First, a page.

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Leopold's Wild Idea | Part Two

Wolf pups

Leopold's Wild Idea, Part Two

By Kysh Lindell

Conservation, Research & Ecology

Leopold and his family left the forests of the Southwest for tamer Midwestern landscapes in 1924, just a few days after his proposal for the Gila Wilderness was approved. Leopold's understanding of the ethical value of wilderness continued to evolve as his professional and personal experiences diversified. More than just a recreational haven, Leopold began to realize that wilderness areas like the Gila supported wildlife conservation, important scientific research, and ecological health.

Leopold was a wildlife fanatic his entire life, even starting numerous game protection organizations in Arizona and New Mexico and later conducting game surveys across the Midwest. Though, as Leopold argued in his book Game Management, land use in the Midwest would need to fundamentally change in order to bring wildlife populations back into balance, there was another place wildlife conservation could make gains: wilderness.

During this period, land in much of the U.S. was being subdivided, sold, and put to work. As ranching franchises grew in Arizona and New Mexico, the landscape grew increasingly fragmented and lost many of its large carnivores as they posed a threat to cattle and sheep. To the detriment of wolves, grizzly bears, and mountain lions, predator control was the norm in the march of progress. In his essay "Escudilla," Leopold writes of the death of Bigfoot, the last grizzly bear in Arizona: "The government trapper who took the grizzly knew he had made Escudilla safe for cows. He did not know he had toppled the spire off an edifice a-building since the morning stars sang together." For Leopold, this "edifice" represented a thriving biotic community complete with all the creatures evolution had added into its complex web— especially top predators who kept the whole system in balance. This was exactly what the land ethic sought to protect, not tear down.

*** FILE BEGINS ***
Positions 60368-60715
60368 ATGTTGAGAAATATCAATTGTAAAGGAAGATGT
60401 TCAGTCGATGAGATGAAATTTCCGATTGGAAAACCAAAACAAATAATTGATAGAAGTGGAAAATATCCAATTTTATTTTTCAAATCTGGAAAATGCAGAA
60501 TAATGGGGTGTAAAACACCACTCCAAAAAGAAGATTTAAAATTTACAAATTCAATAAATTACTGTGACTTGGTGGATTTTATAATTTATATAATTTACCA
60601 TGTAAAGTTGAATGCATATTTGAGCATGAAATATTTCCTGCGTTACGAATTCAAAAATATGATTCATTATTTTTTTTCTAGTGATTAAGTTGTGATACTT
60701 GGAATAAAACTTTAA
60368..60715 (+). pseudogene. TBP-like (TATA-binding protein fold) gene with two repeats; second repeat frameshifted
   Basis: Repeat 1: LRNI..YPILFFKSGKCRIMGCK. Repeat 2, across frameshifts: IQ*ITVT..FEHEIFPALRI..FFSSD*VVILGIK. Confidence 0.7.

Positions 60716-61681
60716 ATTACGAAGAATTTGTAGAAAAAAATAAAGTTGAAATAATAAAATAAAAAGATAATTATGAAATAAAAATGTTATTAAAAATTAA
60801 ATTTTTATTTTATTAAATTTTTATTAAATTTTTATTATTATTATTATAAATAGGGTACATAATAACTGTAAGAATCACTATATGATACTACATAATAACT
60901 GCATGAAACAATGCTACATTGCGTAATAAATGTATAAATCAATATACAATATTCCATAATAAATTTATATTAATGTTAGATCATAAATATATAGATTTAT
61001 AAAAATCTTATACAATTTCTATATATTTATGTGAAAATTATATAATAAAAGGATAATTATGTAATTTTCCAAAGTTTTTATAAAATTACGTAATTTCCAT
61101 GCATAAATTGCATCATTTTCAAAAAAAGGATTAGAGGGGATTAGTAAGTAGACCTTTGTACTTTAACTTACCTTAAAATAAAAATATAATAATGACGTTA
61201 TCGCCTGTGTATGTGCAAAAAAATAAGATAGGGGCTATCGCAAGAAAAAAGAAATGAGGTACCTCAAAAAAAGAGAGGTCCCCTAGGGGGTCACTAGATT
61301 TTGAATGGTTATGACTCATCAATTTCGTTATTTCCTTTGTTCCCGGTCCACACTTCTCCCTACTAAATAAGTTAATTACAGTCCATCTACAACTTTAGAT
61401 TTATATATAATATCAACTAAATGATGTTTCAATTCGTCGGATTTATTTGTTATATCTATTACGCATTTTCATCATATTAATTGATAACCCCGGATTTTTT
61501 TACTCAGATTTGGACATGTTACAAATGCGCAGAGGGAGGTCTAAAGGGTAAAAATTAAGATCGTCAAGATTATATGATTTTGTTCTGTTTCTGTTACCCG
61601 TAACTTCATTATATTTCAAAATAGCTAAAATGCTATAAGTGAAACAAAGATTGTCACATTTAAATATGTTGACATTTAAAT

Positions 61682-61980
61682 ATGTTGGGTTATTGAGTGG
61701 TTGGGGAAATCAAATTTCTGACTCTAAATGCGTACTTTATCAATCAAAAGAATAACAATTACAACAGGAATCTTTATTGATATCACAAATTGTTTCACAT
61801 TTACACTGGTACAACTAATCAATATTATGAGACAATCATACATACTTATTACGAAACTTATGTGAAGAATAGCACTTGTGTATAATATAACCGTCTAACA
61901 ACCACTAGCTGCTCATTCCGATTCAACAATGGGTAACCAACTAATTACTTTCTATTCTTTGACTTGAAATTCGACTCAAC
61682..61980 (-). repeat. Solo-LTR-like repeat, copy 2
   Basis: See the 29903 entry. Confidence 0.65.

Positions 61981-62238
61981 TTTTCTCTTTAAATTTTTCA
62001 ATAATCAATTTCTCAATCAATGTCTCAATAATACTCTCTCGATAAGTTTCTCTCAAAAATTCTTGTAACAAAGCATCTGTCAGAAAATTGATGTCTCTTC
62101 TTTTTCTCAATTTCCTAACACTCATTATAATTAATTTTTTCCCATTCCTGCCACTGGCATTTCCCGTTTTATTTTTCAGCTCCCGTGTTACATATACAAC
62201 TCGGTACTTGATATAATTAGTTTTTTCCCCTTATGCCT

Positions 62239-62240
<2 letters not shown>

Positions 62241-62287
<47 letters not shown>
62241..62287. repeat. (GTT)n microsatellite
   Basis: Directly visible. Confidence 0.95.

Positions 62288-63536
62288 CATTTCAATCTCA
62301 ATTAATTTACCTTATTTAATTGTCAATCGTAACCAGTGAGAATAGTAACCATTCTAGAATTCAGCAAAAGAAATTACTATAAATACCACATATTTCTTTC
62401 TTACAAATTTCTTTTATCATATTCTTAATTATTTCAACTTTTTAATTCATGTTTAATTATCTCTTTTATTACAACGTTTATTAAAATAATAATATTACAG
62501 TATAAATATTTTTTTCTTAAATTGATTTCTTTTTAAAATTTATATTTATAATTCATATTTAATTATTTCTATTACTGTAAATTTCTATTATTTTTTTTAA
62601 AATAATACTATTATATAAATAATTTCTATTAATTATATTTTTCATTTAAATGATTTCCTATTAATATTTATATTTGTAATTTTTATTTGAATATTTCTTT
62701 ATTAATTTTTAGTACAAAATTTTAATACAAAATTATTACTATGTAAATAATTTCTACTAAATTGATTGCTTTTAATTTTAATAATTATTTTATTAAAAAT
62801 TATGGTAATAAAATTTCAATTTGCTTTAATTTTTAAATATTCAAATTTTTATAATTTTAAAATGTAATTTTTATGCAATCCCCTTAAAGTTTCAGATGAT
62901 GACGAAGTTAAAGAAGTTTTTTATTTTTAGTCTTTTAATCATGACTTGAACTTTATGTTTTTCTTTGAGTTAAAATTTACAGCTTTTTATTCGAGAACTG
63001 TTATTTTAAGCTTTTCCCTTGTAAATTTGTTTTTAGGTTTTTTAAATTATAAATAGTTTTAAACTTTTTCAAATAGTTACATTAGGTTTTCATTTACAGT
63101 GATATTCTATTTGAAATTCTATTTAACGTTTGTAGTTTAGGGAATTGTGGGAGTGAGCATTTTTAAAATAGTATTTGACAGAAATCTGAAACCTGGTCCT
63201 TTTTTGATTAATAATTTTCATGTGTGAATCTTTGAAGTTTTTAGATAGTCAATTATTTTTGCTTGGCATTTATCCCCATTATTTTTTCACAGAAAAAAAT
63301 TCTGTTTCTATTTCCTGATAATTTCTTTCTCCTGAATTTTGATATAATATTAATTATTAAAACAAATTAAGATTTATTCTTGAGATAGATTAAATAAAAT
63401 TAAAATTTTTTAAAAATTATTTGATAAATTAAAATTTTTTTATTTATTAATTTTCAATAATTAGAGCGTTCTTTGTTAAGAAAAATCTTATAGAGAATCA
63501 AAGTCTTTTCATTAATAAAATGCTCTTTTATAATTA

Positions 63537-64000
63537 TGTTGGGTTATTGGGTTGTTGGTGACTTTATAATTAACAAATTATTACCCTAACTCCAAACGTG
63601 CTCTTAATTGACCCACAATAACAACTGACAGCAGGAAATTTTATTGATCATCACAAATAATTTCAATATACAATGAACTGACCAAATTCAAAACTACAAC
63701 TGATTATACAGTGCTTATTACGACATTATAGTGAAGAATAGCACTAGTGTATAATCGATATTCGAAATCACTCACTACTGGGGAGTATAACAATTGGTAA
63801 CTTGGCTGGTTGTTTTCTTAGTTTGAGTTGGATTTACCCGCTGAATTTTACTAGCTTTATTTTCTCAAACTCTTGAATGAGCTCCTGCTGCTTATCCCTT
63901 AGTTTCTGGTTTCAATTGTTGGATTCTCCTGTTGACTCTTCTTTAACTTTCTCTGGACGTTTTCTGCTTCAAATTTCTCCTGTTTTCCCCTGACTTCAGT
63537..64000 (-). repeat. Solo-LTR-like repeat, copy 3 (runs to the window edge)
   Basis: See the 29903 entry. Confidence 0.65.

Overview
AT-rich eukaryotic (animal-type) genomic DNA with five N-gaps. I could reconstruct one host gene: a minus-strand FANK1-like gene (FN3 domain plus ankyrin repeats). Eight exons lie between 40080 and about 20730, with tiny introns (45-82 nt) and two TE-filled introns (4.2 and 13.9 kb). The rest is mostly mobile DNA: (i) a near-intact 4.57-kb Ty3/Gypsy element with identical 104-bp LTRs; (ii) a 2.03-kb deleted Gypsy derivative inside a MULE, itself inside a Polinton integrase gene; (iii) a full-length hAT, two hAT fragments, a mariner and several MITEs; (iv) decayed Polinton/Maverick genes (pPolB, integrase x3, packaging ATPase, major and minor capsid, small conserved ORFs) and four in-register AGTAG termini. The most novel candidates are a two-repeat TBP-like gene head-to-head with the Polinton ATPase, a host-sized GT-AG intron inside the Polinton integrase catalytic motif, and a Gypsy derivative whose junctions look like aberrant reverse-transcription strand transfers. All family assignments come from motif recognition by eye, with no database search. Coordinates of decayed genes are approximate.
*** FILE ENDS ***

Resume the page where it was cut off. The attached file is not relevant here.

Wilderness, then, was a refuge. Without the permanent presence of white settlers, their anti-predator biases, and their tendency to turn a profit off of land, dwindling species like the grizzly bear who needed plenty of habitat and natural prey could thrive as nature intended. Though it was too late for the Southwestern grizzly bear, millions of acres of protected wilderness now support the recovery of other wildlife. The Gila is one such hub for endangered species, even serving as the site for reintroduction of the endangered Mexican gray wolves that once starred in Leopold's famous essay "Thinking Like a Mountain." Other rare and threatened species that rely on the Gila include the Gila trout, southwestern willow flycatcher, pinyon jay, Chiricahua leopard frog, Mexican spotted owl, and loach minnow. The same is true for threatened and endemic plant species like Hess' fleabane, Gila groundsel, and Mogollon death camas. Wild plants and animals have always been at the heart of Leopold's land ethic as essential members of the "land community," and wilderness provides them ample protected space to live out their lives.


Critically endangered Mexican gray wolf pups

In fact, the impacts of rapid climate change are proving just how integral wilderness areas are to the survival of all species. Not only do wilderness areas allow wildlife to more easily adapt to the threats of climate change by allowing them to safely travel to more suitable habitat, but they also contain natural systems that can help mitigate the effects of climate change inside and outside their own boundaries. For instance, wilderness often protects excellent sources of clean water and healthy ecosystems that naturally reduce the amount of carbon dioxide in the atmosphere, like forests, grasslands, and wetlands. The Gila is one such area, encompassing the headwaters of the Gila River and hundreds of thousands of acres of native, carbon-sequestering plants. In the words of Indigenous rights activist Ricko DeWilde, "a green future that destroys some of the last intact wilderness in the world defies logic." Land ethics challenge us to protect the future of all species on the planet, and wilderness provides one avenue to do that.

In his essay "Wilderness as a Land Laboratory," Leopold examines another important function of wilderness as a scientific resource: "A science of land health needs, first of all, a base datum of normality, a picture of how healthy land maintains itself as an organism… Wilderness, then, assumes unexpected importance as a laboratory for the study of land-health." This "science of land health" is what we might today call ecology, or the study of the relationships between organisms and their environments. Because wilderness areas have been largely spared from intensive development, we can study their trees, soils, and other natural features to understand how healthy ecosystems once naturally functioned and, in turn, what actions we could take to help other damaged lands recover.